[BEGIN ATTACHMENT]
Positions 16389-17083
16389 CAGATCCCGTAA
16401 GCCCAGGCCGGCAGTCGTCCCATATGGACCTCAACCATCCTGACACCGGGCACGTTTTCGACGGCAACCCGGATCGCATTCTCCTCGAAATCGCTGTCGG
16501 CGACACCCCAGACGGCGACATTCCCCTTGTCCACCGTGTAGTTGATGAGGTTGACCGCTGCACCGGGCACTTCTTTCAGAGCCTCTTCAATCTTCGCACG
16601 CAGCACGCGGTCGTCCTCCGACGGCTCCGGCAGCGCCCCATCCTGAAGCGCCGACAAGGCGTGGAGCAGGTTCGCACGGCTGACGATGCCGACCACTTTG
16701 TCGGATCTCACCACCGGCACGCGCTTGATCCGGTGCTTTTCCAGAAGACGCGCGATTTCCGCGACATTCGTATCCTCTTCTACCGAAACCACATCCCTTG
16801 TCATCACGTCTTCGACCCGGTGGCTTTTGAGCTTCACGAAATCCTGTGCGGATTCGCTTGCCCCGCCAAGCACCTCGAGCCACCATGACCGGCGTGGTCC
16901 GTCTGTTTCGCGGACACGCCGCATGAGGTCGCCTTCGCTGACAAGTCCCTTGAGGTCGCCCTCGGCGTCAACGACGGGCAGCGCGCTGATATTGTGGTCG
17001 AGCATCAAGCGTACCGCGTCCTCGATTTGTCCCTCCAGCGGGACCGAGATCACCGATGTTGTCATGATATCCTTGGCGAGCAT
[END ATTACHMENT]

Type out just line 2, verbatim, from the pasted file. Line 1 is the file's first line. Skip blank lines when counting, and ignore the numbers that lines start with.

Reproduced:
16389 CAGATCCCGTAA